READ_EXTERNAL_STORAGEpermission. If your app attempts to use a raw path to open a file within external storage that doesn’t reside in the app-specific directory, a
FileNotFoundExceptionoccurs. For example, the path for a file outside the app-specific directory is
/sdcard/DCIM/ABC.JPG. Instead, your app should use methods in the MediaStore API.
- In Android Q and above, it isn’t possible to modify or delete items in MediaStore directly, and explicit permission must usually be obtained to do this. The way it works is that the OS will throw a
RecoverableSecurityException, which we can catch here. Inside, there’s an
IntentSenderwhich the activity can use to prompt the user to grant permission to the item so it can be either updated or deleted.
Manifest file, we can still add that we want to use the permission access like in lower versions than Android 10. But it is only used by 2% of Android apps, and it is also going to be deprecated in the next version of Android.
Manifest flag default value is “
true” for apps targeting Android 9 (and lower).
- It is runtime permission (not visible in settings).
- No guarantees that you will always have this permission even if you have
- To get an exact number of bytes of files, Use
MediaStore.setReqiuedOriginal(), if it isn’t a success then an exception occurs.
Modify and Delete Media Resources
- User concerns needed while editing or deleting media resources.
- Consent required even for file path access.
- Bulk edit/delete in the same dialog (next Android release).
Dos and Don’ts
- Don’t use a static path. Lock down the file path access.
- Use MediaStore (recommended).
- MediaStore should be used properly, for example, don’t put your music files in the picture directory.
- Non-media files should be in the download directory (recommended).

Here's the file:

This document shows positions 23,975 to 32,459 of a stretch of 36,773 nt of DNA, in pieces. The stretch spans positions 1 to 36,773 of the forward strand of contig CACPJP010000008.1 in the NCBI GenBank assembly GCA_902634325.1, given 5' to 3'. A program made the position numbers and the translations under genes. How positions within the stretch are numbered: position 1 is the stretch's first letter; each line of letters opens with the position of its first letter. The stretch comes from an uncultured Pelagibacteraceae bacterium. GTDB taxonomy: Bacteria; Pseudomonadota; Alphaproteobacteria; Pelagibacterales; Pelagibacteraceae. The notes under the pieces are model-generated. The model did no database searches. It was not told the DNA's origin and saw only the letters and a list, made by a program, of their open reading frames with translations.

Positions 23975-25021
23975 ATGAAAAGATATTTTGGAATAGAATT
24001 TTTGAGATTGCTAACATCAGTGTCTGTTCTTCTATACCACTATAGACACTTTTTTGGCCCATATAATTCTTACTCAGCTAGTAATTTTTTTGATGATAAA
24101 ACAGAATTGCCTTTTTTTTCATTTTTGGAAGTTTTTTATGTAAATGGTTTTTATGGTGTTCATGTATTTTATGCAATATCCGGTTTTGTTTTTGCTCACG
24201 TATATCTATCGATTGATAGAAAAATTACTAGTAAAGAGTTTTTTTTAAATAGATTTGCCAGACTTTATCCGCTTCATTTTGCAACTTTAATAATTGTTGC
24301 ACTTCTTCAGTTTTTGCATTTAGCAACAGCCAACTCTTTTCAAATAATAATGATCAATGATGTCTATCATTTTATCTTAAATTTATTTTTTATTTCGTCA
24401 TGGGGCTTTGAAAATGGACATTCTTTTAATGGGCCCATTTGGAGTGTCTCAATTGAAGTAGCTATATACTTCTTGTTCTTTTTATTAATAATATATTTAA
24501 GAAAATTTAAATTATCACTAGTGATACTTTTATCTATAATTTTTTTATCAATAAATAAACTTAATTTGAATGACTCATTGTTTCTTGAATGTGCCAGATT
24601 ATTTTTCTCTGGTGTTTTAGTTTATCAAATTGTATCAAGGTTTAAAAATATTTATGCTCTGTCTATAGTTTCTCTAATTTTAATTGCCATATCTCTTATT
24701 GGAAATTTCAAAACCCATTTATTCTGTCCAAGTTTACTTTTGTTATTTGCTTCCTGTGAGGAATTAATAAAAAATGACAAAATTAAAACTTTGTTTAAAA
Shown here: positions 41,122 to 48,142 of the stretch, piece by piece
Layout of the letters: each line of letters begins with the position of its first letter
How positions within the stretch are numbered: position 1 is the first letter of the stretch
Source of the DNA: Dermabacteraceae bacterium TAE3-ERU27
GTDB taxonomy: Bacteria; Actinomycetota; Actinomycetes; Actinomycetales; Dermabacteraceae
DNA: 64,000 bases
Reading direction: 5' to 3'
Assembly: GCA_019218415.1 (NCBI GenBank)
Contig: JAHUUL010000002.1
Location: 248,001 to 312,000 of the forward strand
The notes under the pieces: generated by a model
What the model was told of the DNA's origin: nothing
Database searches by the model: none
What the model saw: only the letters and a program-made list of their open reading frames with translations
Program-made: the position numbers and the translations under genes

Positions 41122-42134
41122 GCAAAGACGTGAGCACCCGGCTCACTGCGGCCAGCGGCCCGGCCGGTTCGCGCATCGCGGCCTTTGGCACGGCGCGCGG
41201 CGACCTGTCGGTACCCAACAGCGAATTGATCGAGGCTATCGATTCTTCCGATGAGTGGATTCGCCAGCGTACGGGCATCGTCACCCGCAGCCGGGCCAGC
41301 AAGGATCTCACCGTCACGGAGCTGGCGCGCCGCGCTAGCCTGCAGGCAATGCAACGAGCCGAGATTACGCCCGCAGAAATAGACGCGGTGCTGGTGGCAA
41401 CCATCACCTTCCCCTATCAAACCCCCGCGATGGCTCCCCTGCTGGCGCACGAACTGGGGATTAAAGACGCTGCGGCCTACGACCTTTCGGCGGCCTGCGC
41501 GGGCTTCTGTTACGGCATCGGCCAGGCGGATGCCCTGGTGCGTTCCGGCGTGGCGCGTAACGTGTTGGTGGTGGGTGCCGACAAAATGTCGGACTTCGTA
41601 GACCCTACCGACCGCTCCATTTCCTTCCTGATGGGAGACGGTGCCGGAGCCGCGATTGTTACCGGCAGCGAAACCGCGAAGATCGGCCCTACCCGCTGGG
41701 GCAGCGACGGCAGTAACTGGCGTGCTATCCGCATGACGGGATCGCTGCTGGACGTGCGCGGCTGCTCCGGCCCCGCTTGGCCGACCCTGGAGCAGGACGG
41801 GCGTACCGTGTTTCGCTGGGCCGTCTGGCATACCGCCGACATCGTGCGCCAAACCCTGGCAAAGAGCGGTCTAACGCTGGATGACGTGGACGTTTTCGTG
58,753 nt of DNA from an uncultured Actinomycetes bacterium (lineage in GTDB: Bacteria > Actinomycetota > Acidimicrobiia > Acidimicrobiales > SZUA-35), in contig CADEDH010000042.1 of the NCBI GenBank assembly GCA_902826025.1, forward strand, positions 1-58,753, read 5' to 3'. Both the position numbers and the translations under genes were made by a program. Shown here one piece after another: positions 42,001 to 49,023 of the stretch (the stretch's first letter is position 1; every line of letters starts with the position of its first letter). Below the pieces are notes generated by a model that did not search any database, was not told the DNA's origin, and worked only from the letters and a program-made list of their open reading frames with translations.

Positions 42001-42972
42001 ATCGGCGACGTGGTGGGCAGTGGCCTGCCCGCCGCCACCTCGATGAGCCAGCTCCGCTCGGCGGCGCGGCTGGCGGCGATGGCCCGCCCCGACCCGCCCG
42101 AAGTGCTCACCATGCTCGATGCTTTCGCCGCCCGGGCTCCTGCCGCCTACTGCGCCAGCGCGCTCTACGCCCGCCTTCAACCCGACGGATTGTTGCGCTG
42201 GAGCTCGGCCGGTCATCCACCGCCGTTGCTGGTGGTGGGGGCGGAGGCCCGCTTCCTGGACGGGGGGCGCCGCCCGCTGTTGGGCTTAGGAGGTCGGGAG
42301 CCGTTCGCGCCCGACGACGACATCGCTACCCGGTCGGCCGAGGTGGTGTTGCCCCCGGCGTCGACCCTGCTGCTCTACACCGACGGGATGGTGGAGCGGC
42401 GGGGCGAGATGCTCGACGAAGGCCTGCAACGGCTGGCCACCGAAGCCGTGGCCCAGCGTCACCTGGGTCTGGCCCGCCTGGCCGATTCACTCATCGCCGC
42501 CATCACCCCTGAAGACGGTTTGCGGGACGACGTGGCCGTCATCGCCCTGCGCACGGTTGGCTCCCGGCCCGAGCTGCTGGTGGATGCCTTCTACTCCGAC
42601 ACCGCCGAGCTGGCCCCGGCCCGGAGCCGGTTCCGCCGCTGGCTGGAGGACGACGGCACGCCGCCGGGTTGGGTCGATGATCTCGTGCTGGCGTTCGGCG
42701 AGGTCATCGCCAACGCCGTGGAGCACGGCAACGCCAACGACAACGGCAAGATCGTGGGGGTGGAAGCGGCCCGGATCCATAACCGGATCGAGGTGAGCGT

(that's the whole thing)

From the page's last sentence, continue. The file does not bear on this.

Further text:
Special App Access
- Only apps granted by Google will have complete access to storage.
- Submit the declaration form to Google Play.
- Whitelisted apps by Google.
Next Release Changes
- Update to permission UI: User will see a different permission UI based on updates and whether they’re using scoped storage or not. I.e., before, ten apps would see board access to storage and after, ten media collections have access to storage.
- Enable file path and native libraries for reading media.
- Updating media file and modifying APIs.
- Protecting external app directories.
- Enforcement to target SDK.
- Read files not created by your app need
- To edit and delete files not contributed by your app, you need explicit user concern.
WRITE_EXTERNAL_STORAGEwill be deprecated in the next Android release and will give read permission only when used.
Non-media file access
To access non-media files by other apps, use System Picker with SAF( Storage Access Framework). Runtime permission will be requested for complete access to that app.
Things to Remember
If Android 10 is within the scope of your application, kindly use MediaStore and System Picker for file and document access.
Have a look at the scoped storage example: